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Sam Long reaches his breaking point – emotional speech at Collins Cup press conference

Trash talk promoted by PTO takes on a personal note as tomorrow's Collins Cup nears

Photo by: Kevin Mackinnon

The Professional Triathletes Organisation (PTO) has long tried to push an almost “combative” atmosphere around its events and athletes, but that approach might have backfired a bit at this year’s Collins Cup. Things started to go awry at last night’s opening ceremony when France’s Sam Laidlow went through some of the lyrics from a rap song he wrote that made fun of Team USA’s Sam Long.

Long was visibly upset after the opening ceremony, and since then a video distributed by the PTO has only added fuel to the fire – in the video Long is seen storming out of an interview with Laidlow and the other athlete in their match, Canada’s Lionel Sanders.

At today’s press conference Long asked to make a statement before he was asked any questions.

“I feel like I put myself in this position two years ago when I started to smack talk with Lionel and Jan,” he said. “I made myself the bad boy, or the devil, of the sport. But that came out of a place of respect for Lionel and Jan.”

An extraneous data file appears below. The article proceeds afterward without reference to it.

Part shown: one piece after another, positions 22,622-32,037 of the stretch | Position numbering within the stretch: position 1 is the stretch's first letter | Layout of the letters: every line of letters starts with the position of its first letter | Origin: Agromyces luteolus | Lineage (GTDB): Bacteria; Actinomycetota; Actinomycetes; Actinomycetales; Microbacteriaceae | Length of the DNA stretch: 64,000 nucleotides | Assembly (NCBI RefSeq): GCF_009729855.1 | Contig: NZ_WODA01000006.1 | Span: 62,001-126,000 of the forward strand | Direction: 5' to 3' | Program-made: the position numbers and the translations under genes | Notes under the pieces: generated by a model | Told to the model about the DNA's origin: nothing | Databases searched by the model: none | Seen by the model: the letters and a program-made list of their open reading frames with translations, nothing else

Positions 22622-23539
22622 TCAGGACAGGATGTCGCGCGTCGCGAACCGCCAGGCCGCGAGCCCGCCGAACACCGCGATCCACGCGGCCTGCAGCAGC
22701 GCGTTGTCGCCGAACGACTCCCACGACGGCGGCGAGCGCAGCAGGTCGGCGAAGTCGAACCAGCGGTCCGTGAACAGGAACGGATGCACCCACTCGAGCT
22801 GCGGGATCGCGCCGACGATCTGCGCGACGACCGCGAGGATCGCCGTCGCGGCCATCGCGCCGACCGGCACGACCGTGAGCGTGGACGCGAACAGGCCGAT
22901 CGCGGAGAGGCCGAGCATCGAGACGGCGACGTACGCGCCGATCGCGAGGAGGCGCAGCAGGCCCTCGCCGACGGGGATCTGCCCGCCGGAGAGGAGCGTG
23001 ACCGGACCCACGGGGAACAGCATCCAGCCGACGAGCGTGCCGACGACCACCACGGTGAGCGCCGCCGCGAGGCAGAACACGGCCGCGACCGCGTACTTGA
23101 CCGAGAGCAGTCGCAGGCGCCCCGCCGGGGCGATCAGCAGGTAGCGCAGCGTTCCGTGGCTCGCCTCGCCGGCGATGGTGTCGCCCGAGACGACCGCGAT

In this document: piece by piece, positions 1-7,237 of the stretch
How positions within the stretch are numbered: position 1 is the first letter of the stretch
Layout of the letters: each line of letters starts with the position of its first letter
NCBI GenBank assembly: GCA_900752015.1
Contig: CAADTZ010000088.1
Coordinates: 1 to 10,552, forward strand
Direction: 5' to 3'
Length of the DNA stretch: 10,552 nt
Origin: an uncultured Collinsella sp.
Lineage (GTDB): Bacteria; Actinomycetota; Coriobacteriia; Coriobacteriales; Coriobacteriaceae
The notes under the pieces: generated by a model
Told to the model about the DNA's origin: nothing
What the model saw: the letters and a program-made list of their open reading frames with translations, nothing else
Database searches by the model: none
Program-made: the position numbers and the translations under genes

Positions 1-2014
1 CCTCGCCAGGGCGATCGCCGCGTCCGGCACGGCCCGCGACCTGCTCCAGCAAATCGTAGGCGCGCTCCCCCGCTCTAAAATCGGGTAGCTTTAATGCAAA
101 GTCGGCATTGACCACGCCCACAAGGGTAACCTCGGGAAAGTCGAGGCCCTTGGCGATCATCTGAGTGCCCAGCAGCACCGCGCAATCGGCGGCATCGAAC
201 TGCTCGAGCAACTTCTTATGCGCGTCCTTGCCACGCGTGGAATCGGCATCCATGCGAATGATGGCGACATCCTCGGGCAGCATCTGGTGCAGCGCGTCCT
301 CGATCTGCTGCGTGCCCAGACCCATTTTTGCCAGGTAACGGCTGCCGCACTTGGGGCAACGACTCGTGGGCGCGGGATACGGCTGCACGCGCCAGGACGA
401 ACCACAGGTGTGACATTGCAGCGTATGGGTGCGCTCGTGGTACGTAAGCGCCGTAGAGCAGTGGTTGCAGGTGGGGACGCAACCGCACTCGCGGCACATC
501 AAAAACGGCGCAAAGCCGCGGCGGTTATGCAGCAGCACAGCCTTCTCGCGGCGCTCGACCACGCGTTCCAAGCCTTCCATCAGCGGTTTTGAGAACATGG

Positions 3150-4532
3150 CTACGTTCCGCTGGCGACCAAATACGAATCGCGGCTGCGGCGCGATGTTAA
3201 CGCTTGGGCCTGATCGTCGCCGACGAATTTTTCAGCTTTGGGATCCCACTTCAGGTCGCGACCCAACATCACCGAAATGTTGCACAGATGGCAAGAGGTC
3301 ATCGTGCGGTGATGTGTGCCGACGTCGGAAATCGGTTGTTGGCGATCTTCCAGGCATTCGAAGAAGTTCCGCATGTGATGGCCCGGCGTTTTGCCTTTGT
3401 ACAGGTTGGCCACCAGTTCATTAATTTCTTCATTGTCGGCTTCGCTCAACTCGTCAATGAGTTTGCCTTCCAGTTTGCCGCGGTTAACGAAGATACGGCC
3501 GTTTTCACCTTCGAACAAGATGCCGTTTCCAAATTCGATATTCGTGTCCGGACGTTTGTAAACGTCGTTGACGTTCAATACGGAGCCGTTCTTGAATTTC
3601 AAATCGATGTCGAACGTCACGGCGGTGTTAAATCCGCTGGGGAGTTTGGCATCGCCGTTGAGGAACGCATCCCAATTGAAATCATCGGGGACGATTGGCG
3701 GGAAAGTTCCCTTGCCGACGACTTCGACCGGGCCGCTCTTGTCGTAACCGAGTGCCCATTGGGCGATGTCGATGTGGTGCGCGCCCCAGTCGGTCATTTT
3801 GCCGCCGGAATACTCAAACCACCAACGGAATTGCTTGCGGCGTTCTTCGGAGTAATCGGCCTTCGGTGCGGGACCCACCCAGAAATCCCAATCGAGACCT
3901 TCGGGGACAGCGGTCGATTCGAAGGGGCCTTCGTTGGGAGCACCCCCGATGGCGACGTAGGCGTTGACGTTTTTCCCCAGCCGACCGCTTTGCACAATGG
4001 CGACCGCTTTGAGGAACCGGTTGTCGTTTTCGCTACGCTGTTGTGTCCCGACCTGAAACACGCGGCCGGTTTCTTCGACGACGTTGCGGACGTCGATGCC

Long is now trying to move past that time, though – “I was 23, you don’t always realize your decisions,” he continued.  “I’ve worked hard to change that role. The incidents of yesterday brought it all back. I’ve reached my breaking point. I feel like I’ve been being attacked for months on end, and I’ve tried to ignore it as I move on to a new role. I want to say sorry in case I have offended anyone in the sport.”

Then in a pointed remark to Laidlow, Long continued: “I feel the biggest issue at stake, and I can honestly say of every athlete here, I feel there’s a lot of mutual respect except for the individual sitting to my right. And I have to stand up for myself as a person and as a human being and as an athlete.”

Laidlow was given the opportunity to respond to Long’s words. He did express that he’d hoped to have a private conversation with the American. “My goal was not for it to go this far,” Laidlow said. “I have a lot of respect for everyone here. I’m the athlete who has proved the least here. I’ve got nothing to lose.”

When asked what he thought about it all, Sanders simply said: “I’m just watching the show.”

Long wasn’t willing to accept an apology on the stage today. He ended things by saying that he and his European rival were like “junkyard dogs” and would have to race tomorrow and then become friends later.